What is aromatherapy?Aromatherapy is an alternative cure in the field of complementary medicine. Highly concentrated substances from plants are used, so-called essential oils. Not only do they have a pleasant smell, they also have a therapeutic effect, but should only be used drop by drop.
During pregnancy, essential oils can relax you and relieve little ""nipples"" and discomfort. You can apply the oils as follows:
- By massage. You should always use essential oils sparingly and dilute with a neutral oil such as sunflower, grapeseed or almond oil - 1-2 drops of aromatic oil with a teaspoon of neutral oil. So the oil can be absorbed through your skin into the bloodstream.
- By inhalation. 4 drops of the essential oil mixed with a tsp of neutral oil or whole milk are sufficient for a full bath as a bath additive. Two drops are sufficient as an additive in a fragrance lamp or a vaporizer (evaporator). The traces of the oil you breathe get into the blood through the lungs.
The molecules of the essential oils are very small, so they are absorbed quickly by the body. Resulting waste products are excreted by sweating, the kidneys, the urine or the lungs during exhalation.
How Does Aromatherapy Help Me? Even a massage alone can be relaxing (Field et al 2005). Massaging your feet, shoulders or gently your stomach with a smelling oil during pregnancy can work wonders. But not every woman can tolerate essential oils when she is pregnant. Your skin can also be so sensitive that touch is uncomfortable and you can not relax.If this is the case, then you can use the oils as a bath additive, foot bath or compress. A compress is quick: Drop a little bit of essential oil on a damp-warm towel, which you then lay on the forehead, the stomach or in the back to relax (Expectancy).
The ingredients of some oils increase general well-being. Essential oils such as lavender, chamomile, or ylang ylang can:
help you sleep (Lee and Lee 2006)
- make you forget your worries (Bastard and Tiran 2009, Field et al 2005, Lemon 2004, Hwang 2006)
- Lowering Blood Pressure (Hwang 2006)
- But there are not only soothing oils, but also refreshing ones. If you feel drained, try bergamot, grapefruit or tangerine.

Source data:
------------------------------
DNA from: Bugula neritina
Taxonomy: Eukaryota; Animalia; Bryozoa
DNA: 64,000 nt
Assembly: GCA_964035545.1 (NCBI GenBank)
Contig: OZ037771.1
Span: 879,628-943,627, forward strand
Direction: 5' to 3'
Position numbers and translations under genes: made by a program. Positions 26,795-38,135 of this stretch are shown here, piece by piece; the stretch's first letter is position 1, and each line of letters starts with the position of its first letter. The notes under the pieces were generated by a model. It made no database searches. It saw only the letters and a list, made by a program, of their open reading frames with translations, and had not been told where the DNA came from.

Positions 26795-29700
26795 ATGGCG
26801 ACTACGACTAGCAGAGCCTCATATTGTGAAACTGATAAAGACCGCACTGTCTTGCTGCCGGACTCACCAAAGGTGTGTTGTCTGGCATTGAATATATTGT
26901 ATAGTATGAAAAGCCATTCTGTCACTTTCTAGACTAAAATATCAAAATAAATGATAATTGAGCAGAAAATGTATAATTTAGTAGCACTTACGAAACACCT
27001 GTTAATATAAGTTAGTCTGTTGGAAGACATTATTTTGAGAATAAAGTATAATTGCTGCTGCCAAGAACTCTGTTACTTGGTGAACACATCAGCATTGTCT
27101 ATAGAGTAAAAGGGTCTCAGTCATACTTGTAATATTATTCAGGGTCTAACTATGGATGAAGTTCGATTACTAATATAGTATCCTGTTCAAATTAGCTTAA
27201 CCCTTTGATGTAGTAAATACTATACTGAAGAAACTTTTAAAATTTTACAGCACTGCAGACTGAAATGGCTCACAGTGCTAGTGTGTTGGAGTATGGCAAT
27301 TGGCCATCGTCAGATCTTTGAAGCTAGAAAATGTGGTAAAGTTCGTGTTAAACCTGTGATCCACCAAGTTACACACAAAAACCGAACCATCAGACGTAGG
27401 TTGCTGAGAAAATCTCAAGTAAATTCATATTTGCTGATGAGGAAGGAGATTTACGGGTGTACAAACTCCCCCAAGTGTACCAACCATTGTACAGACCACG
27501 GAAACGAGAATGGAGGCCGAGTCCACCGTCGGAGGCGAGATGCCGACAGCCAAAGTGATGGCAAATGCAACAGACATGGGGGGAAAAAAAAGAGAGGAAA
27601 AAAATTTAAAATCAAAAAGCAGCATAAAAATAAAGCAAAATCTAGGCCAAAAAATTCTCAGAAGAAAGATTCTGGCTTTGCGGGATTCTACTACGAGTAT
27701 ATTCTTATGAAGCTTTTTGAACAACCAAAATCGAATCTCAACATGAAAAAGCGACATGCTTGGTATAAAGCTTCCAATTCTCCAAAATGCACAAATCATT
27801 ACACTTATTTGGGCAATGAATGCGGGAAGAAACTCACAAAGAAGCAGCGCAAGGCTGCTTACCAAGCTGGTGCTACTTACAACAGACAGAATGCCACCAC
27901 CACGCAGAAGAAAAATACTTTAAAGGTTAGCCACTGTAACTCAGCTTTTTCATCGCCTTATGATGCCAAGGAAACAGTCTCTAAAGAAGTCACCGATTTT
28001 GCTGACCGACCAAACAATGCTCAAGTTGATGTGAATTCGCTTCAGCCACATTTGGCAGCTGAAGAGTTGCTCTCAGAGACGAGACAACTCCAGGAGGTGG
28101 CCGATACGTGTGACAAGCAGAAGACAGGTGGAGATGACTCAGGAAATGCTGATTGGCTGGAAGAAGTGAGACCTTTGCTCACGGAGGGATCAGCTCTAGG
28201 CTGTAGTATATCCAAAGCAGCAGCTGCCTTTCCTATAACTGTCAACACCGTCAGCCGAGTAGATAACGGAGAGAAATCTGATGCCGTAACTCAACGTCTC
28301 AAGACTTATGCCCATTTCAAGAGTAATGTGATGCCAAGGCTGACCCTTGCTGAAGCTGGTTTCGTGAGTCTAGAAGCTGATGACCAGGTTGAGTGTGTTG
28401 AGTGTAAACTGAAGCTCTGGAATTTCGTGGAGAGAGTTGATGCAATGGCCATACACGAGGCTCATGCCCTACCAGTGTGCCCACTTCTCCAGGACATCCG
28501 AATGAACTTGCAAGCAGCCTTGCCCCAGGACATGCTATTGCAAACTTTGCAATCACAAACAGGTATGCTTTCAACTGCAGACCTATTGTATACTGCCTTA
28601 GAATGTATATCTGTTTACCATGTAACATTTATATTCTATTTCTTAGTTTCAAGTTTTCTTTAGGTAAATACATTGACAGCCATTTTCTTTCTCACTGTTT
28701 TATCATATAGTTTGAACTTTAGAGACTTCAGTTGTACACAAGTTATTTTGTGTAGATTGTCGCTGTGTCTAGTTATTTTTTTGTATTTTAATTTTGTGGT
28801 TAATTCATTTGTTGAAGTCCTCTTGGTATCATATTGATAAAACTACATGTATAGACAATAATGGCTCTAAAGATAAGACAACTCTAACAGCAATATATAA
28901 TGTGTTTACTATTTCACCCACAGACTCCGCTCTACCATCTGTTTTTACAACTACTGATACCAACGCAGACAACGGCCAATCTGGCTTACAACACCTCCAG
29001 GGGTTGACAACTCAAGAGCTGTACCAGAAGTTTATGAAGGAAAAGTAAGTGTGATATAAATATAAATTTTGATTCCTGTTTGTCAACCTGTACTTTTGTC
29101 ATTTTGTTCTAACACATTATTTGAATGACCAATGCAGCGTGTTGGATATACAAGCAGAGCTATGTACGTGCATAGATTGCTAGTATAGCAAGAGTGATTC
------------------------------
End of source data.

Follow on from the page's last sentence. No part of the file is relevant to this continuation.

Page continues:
General Pain and Ache - Try Black Pepper
- Nausea - Try Peppermint or Spearmint
- Headache - Try it with Lavender
- Swollen Joints and Hemorrhoids - Taste Cypress
- Constipation - Choose Mandarin or Other Citrus Oils
- Stuffy Nose - Taste Eucalyptus
- Insomnia - Real Chamomile or Ylang Ylang Can Help
- Tiredness Try Mandarin (Tiran 2004 , Expectancy)
- All essential oils have an antibacterial effect. Some, like tea tree oil, are also effective against viruses. Tea tree oil can also prevent or reduce colds (Tiran 2004).
Yes, aroma oils can help you master each birth stage and relieve the pain.You can treat yourself to aromatherapy massage in the weeks leading up to your birth. A small study has shown that regular massages reduce birth pain (McNabb et al 2006).
As soon as labor begins, small amounts of black pepper or frankincense often work well. Do not use aromatic oils in the bathtub or birth pool if your amniotic sac has already burst (Expectancy).
Are there any risks I should know?
Aroma oils should always be used wisely and in small doses, especially in the first trimester. Be sure to tell your doctor and midwife if you use aroma oils.Certain oils are not suitable for pregnant women (Lis-Balchin ). Some, who would never be used by experienced Aramotherapeuten / inside during pregnancy, are suspected of triggering a miscarriage.